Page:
Wednesday, 31 October 2012

A preliminary study of cognitive failures in open plan offices

an article by Brian Purdey (Bond University, Gold Coast, Australia) and David Leifer (University of Sydney, Australia) published in Facilities Volume 30 Issue 11/12 (2012)


The purpose of this paper is to describe the application of a new method using instruments with increased ability to objectively assess and quantify the performance impacts on office workers in built environment settings.
A Distractibility Index (DI) was calculated for sample employees, who then used a computer-based instrument in two settings to evaluate cognitive impairment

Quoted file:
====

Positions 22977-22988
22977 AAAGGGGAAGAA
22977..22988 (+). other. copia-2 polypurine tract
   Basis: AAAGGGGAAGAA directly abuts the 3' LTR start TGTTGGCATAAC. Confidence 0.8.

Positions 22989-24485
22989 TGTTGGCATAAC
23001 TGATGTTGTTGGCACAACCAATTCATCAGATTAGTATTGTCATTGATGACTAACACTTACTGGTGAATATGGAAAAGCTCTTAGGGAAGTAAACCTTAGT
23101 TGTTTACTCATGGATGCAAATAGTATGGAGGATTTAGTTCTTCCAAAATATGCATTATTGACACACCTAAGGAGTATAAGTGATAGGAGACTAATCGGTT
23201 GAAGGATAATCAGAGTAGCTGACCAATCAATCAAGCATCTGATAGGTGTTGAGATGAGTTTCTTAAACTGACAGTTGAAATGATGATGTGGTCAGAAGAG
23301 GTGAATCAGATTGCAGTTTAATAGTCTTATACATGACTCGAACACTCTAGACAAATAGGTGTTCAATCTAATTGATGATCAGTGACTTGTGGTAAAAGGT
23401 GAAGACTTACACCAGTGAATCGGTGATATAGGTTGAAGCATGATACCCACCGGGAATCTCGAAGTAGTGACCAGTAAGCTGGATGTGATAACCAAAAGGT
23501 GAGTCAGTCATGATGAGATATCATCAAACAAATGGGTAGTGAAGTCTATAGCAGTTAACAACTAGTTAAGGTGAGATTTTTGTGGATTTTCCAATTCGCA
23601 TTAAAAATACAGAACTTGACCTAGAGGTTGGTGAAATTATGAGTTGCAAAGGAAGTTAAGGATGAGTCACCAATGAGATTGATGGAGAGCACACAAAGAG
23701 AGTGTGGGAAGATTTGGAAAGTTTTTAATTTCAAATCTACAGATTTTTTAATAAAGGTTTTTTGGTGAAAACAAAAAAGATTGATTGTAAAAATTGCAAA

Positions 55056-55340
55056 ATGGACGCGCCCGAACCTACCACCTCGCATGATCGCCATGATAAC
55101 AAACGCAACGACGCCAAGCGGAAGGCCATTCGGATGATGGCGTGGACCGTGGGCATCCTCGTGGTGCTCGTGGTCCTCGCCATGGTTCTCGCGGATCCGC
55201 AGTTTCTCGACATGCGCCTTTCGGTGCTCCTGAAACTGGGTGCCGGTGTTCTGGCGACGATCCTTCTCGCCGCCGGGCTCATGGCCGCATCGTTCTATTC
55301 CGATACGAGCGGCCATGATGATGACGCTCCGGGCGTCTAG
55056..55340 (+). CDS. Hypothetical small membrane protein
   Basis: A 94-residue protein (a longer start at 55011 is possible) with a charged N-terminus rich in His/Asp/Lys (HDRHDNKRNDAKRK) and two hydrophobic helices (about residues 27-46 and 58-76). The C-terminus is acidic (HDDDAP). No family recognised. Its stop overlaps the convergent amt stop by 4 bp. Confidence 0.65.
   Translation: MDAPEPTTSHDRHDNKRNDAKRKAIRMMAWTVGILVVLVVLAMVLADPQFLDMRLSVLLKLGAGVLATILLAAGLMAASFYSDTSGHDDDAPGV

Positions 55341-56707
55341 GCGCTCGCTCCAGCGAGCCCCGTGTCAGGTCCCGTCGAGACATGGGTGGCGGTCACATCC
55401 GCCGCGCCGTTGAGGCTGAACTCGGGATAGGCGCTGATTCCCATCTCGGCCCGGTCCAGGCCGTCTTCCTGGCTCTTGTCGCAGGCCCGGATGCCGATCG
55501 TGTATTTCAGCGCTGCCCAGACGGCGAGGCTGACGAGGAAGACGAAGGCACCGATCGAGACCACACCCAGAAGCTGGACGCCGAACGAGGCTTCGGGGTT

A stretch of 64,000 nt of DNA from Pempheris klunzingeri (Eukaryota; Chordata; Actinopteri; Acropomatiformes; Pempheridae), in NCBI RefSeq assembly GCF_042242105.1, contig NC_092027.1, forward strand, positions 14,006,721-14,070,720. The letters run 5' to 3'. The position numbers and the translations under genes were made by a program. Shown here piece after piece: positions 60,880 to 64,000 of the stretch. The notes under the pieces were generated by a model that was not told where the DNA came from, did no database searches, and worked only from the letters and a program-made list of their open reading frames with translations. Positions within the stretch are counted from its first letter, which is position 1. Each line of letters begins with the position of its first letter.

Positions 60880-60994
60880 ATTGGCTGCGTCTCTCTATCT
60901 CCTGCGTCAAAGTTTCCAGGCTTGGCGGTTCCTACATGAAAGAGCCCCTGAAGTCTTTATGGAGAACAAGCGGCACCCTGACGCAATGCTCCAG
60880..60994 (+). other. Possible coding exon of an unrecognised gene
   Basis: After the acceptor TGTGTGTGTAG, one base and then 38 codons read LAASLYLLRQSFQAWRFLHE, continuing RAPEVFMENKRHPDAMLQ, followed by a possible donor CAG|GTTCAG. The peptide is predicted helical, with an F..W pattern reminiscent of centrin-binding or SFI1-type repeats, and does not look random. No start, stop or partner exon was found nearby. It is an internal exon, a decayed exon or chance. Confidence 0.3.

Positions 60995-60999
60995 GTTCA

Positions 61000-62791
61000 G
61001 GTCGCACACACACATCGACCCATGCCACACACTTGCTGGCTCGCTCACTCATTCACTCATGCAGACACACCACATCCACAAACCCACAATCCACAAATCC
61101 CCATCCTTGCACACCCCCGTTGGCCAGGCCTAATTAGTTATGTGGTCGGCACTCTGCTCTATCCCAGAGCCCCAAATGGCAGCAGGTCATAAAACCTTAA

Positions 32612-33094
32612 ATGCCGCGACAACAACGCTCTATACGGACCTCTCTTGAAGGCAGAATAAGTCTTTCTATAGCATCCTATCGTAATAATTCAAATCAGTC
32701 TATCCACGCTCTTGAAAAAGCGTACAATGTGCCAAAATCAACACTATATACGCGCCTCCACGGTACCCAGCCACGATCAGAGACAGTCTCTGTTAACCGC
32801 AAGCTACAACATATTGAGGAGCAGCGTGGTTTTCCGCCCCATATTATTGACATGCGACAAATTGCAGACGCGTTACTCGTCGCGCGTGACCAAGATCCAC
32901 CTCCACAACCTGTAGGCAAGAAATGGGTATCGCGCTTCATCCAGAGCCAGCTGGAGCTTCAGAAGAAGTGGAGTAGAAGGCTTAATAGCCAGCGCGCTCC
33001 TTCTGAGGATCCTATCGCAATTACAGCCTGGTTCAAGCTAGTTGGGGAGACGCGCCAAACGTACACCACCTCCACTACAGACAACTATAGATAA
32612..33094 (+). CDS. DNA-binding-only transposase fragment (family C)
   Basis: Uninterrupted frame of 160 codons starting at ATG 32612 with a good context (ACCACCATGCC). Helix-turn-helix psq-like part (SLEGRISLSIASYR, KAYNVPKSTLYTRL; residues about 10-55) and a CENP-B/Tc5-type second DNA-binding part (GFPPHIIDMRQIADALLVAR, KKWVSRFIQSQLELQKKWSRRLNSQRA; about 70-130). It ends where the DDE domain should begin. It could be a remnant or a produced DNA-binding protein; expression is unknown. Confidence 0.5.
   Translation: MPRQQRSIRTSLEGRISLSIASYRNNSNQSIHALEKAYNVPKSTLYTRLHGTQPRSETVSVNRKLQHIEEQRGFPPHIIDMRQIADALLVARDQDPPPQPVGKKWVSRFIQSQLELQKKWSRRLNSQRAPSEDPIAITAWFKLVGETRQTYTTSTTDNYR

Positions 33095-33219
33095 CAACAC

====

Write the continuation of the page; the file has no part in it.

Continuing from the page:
There was measured cognitive impairment in higher distracting work environments. There is potential to use DI to predict performance detriments and aid better workplace design/management.
Research limitations/implications
The study employed only a small sample size. The level of noise and other distractions in the settings studied need to be measured objectively. There is a need to differentiate between various sources of distraction in terms of their impact on cognitive impairment.
Practical implications
The findings of this paper can help to improve workplace performance, with less reliance on physical design solutions.
Workplace performance evaluations typically use subjective measures and self-assessments. Modern work is increasingly cognitive, and hence new computer-based and more objective tools are required. The tool used in this research has been highly validated in other applications.

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